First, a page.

Should states have environmental review statutes for rezonings?

Michael Lewyn's picture

After reading an article on the misuse of CEQA in California,* I took a short look at New York law.  In New York, city planners must prepare an environmental assessment when property is rezoned, and must prepare a more detailed environmental impact statement (EIS) if property has a significant effect on the environment.  

For example, my property law textbook has the case of Fisher v. Giuliani (720 NYS 2d 50).**  In that case, the city sought to allow additional development in certain parts of Manhattan's Theater District.  According to the court, the rezoning "did modestly increase the density of particular sites via the transfer of development rights from theaters"- in other words, it allowed development to be transferred from blocks containing historic theaters to other blocks.   The city prepared a 75-page environmental assessment.   This assessment, however, was not enough for the local Not-In-My-Back-Yard lobby, which argued that a full-scale EIS was needed. 

A New York trial court also endorsed a full-scale EIS, holding that the rezoning would create a significant impact because they would "stimulate development"- something that would be true of any upzoning, anywhere, anyplace, anytime.  The New York appellate courts disagreed- but not until three years after the city approved the rezoning.

What do I get out of this case?  First, that in states with environmental review statutes, any rezoning, anywhere, may be subject to years of bureaucratic review and court challenges that would not occur in other states.  

Second, it seems to me that because developers in such states will need to wait for environmental assessment (and maybe for an environmental impact statement as well), environmental review statutes will therefore discourage any development requiring a rezoning, thus constricting the supply and raising the cost of both residential and commercial development.  

Third, I suspect that the environmental review process may encourage development to shift towards outer suburbs.  Here's why: I would guess that infill development is probably more likely to require rezoning than "greenfield" development of semirural areas, and is certainly less likely to attract neighborhood opposition since in the latter type of area fewer people are around to complain.  Thus, the environmental review process may reduce infill development more than it reduces greenfield development.   Having said that, I don't wish to overstate my case: New York and California are certainly high-cost states, but I am not sure how much of this high cost is related to environmental review status.  Moreover, the central cities in California and New York (well, downstate New York anyhow) are healthier than those of many other states, indicating that if environmental review statutes favor sprawl, their impact is not enormous.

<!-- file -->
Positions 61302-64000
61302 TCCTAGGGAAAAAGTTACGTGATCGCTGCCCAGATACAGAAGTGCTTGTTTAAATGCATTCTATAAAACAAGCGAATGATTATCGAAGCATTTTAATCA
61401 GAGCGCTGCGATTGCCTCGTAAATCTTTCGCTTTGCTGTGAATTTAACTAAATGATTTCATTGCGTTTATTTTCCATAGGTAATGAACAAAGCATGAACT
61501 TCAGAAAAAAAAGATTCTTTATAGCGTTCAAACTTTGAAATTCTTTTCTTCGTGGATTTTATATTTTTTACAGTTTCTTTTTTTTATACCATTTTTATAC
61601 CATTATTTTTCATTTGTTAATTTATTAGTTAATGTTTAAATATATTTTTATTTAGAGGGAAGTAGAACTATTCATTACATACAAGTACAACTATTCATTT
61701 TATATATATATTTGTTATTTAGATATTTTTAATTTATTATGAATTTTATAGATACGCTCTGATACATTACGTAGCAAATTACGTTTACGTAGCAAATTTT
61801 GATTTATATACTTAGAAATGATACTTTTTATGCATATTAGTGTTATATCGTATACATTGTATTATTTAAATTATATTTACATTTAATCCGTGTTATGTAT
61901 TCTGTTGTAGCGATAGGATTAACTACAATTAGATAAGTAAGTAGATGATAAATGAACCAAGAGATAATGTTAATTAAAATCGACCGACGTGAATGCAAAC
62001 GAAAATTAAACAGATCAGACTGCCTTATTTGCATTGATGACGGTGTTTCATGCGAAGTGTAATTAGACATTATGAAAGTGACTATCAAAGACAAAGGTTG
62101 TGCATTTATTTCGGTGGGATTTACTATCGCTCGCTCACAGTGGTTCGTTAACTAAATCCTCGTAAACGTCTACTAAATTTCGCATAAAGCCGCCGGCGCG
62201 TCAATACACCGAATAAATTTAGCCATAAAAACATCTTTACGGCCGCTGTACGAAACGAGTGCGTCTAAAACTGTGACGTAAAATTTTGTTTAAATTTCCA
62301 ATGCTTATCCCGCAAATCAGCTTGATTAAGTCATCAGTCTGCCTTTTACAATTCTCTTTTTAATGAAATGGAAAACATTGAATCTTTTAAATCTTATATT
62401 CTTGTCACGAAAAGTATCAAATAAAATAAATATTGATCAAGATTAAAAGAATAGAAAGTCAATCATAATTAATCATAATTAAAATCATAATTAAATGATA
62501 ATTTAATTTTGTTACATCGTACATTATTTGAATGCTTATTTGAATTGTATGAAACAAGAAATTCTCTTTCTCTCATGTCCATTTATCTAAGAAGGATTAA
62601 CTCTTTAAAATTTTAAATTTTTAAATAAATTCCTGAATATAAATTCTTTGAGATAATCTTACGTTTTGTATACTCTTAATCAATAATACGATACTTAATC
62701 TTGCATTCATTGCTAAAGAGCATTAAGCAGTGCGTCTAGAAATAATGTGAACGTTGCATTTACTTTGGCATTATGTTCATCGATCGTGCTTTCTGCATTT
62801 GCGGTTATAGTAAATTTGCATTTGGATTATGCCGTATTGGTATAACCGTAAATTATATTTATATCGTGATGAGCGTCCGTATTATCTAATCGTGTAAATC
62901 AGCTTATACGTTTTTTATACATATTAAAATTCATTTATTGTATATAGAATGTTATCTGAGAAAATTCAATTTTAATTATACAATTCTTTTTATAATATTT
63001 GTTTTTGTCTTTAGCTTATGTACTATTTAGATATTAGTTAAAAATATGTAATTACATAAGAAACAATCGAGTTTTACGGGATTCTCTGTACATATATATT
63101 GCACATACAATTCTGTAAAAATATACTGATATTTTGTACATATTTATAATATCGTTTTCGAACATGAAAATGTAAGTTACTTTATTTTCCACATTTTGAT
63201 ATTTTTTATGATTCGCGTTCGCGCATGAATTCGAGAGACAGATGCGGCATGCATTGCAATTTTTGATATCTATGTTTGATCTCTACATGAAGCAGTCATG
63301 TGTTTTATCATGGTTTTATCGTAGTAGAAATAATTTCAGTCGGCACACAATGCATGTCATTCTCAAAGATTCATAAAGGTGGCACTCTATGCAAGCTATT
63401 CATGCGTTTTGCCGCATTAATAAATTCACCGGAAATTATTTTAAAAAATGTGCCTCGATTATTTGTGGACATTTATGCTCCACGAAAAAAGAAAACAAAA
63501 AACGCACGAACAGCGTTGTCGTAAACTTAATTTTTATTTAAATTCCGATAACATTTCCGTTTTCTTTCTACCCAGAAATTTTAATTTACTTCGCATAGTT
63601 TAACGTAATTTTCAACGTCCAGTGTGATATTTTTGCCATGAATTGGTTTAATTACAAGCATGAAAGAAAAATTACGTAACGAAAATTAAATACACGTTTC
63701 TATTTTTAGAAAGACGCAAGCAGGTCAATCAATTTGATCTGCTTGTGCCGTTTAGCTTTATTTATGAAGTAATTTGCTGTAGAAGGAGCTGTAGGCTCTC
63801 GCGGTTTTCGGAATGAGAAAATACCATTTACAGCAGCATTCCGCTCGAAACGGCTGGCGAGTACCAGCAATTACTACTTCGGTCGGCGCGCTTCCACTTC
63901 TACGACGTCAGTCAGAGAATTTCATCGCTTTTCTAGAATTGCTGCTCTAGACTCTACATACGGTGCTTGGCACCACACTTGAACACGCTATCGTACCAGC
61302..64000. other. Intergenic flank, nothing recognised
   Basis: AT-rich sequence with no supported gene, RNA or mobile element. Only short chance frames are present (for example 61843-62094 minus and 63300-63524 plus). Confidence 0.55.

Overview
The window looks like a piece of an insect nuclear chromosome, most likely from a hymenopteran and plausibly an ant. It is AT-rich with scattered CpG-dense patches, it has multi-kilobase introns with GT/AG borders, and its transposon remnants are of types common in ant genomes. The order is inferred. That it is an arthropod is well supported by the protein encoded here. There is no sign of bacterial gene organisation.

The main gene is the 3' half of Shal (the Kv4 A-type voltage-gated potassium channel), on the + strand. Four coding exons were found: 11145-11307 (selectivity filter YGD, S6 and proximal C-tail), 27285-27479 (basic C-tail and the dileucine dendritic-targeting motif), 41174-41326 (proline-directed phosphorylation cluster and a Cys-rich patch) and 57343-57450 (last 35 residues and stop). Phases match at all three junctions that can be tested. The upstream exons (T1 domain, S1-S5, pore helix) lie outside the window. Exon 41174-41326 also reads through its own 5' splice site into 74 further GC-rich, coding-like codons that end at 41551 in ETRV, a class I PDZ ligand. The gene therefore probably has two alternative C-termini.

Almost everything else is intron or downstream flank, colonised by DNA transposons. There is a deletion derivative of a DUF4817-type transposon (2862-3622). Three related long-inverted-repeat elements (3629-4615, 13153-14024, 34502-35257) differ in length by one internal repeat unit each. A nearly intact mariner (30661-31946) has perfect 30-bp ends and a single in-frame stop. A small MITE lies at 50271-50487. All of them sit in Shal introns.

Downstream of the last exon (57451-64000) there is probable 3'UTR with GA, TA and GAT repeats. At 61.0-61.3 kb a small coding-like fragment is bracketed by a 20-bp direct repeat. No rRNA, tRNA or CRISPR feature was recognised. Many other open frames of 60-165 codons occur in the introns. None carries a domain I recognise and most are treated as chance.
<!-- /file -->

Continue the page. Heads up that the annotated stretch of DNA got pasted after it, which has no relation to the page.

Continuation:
Michael Lewyn is an assistant professor at Touro Law Center in Long Island.





Thanks for drawing attention to this issue. I have found that many planners are uncomfortable with this topic, and can often be quite hostile to any discussions of streamlining environmental review. But here in California, CEQA (our state-level "baby NEPA") is one of the biggest, if not the biggest, obstacles to implementing anything resembling a Smart Growth agenda. Soon or later, we're going to have to face up to this basic fact. So far we, as a community of progressive-minded planners, have not even come close.

It's not that (in California) infill development has to undergo environmental review and that exurban fringe development does not; in most cases, both do (although I'm not sure if one category has a higher rate of being required to produce full-blown EIRs). It's that infill developments are much more likely to have organized neighbor groups that either launch lawsuits or threaten to do so. Virtually any aspect of a given project's environmental review seems to be open for contestation -- it seems that we never arrive at a stable state where the acceptable scope of environmental review is settled and widely agreed upon. That gives tremendous leverage to neighbors, who may or may not be public-spirited. Appeasing these groups often leads infill developers to cut back on the density of their projects, or to add expensive bells and whistles that wouldn't otherwise be required.

I think that another under-recognized aspect of CEQA is that it falls heaviest on smaller-scale projects. It is a structural disincentive to fine-grained, incremental urbanism of the sort that all of us self-professed progressive-minded planners claim to champion. An environmental review process represents the absolute antithesis of the creativity and inventiveness that is required to change land uses in a complex, fast-paced city. It is the worst possible type of regulation, demanding exhaustive analysis with reference to precedents, and discouraging experimentation.

My proposed policy solution? I would start by providing absolute, total exemption from all CEQA requirements for two categories of projects:

1) Housing-oriented developments (let's say, projects where 80% or more of non-parking related square footage is for residential uses) in which at least 10% of units are rented at 80% of AMI or sold for less than 100% of AMI, and that lie within a quarter mile of a rail transit station.

2) Any project that proposes to remove public right-of-way currently used exclusively by automobiles and reallocate it, in whole or in part, to non-auto uses.

(I'm dreaming here, obviously.)

Anyways, thanks for bringing up this topic. I enjoy your posts and look forward to you training your legal mind on environmental review more in the future!

Jake Wegmann

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